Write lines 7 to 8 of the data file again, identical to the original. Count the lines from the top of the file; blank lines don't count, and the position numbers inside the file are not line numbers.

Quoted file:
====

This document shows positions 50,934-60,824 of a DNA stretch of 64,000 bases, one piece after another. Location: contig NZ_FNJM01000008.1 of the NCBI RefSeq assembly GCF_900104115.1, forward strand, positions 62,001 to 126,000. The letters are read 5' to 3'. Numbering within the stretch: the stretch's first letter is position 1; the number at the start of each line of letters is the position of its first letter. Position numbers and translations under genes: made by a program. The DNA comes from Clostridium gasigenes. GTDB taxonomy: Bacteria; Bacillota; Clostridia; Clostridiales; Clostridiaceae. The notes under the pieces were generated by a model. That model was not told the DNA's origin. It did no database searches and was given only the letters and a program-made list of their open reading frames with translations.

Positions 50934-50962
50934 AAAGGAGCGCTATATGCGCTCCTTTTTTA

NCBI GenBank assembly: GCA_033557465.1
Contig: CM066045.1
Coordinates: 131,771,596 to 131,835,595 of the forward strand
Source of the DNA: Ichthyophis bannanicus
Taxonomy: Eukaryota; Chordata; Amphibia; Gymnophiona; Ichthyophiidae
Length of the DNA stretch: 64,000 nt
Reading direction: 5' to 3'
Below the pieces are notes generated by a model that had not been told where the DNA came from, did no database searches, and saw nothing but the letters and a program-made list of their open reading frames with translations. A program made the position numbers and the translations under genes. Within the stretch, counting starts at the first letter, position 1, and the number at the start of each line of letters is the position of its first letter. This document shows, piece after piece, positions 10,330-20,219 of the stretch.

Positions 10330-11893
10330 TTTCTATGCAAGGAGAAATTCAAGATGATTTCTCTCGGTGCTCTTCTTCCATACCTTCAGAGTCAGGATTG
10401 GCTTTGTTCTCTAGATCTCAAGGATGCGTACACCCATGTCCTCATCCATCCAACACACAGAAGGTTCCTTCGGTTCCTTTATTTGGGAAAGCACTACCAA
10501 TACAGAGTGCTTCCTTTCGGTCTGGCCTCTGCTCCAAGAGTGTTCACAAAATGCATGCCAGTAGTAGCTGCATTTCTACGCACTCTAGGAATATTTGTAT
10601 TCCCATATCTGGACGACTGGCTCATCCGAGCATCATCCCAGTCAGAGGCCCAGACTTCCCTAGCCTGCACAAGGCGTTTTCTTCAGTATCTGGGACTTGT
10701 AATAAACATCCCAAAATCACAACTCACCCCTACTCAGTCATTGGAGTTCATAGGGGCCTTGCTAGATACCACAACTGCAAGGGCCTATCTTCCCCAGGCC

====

Source of the DNA: Ichthyophis bannanicus
Taxonomy: Eukaryota; Chordata; Amphibia; Gymnophiona; Ichthyophiidae